Clinical Pharmacology and Toxicology of Mustard Compounds
Sulfur mustard (SM) and nitrogen mustard (NM) are the two types of mustard compounds (MCs). SM has mainly been used as a chemical warfare agent (CWA), but NM has been administered as an anti-cancer drug. MCs are alkylating agents and initially synthesised for military purposes as a chemical blistering agent. However, they were also used as medications in the treatment of several diseases such as psoriasis and variety of cancers. MCs, especially SM can cause acute and chronic toxicities, particularly acute toxic effects and complications in the eyes, lungs, kidneys, skin and other vital organs in human. Several therapeutic strategies have been proposed so far to treat these complications, but no specific antidote has been introduced for these health problems. Conventional medical treatments with antioxidants e.g. N-acetyl cysteine and sodium thiosulfate and some anti-inflammatory drugs such as corticosteroids have been used, but their effects are not satisfactory. Nowadays, some new therapeutic strategies such as antimicrobial peptides, gene and stem cell therapy, and herbal medicines have been proposed for the treatment of SM complications.
In this chapter, we have reviewed clinical pharmacology of NM and acute, chronic and late clinical complications of SM poisoning in all affected organs. In addition, we have discussed conventional treatment as well as some new therapeutic approaches.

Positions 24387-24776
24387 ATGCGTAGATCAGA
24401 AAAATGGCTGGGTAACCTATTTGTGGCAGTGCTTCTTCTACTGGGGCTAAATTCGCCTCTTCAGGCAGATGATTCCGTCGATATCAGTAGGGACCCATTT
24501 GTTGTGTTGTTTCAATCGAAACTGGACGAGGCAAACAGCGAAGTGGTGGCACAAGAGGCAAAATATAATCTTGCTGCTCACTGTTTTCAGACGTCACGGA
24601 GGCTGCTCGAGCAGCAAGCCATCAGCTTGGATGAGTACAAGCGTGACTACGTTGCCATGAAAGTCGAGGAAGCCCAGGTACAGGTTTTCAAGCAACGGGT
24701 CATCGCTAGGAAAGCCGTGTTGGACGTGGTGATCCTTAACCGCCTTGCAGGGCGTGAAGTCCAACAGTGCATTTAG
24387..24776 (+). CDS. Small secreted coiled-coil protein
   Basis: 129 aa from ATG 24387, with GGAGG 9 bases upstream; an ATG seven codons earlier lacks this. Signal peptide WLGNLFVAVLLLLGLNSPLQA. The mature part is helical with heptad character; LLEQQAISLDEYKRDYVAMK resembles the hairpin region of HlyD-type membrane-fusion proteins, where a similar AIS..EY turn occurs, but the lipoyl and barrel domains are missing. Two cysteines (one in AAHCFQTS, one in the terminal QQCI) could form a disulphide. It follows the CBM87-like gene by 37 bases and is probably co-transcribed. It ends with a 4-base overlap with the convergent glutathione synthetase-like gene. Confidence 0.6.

KeywordsSulfur mustard Nitrogen mustard Acute effects Chronic Poisoning Delayed toxicity Mustard gas Intoxication
A molecule that transfer an alkyl group to target molecule, which acts as anticancer drugs by inhibiting DNA replication and transcription.
Chemical modification of a compound in the body of living organism.
A pulmonary disease in which some parts of lung airways is enlarged mainly due to inflammation or infection.
A calcium binding protein in eukaryotic cells that regulates biological activities of calcium dependent proteins in many cellular processes.
A chemically toxic substance that are used as chemical weapons in battlefield.
The presence of goblet cells in the corneal epithelium.
The use of drugs or epigenome-influencing techniques to treat diseases.
Inflammation of the cornea.
Ability of a chemical compound to dissolve in lipids and non-polar solvents.
A cytotoxic chemotherapy agents similar to sulfur mustard.
An international organization for preventing the use of chemical warfare agents and collaborating with many academics to find suitable therapy for medical conditions caused by these agents.
Studies effects of a drug to the body.
Studies effects of the body to a drug.
The process in which lipids are accumulated in the liver cells.
Also known as mustard gas, is a cytotoxic, alkylating and blistering chemical warfare agents.
The property or capability of producing congenital anomalies.
Inflammation of the bronchi.
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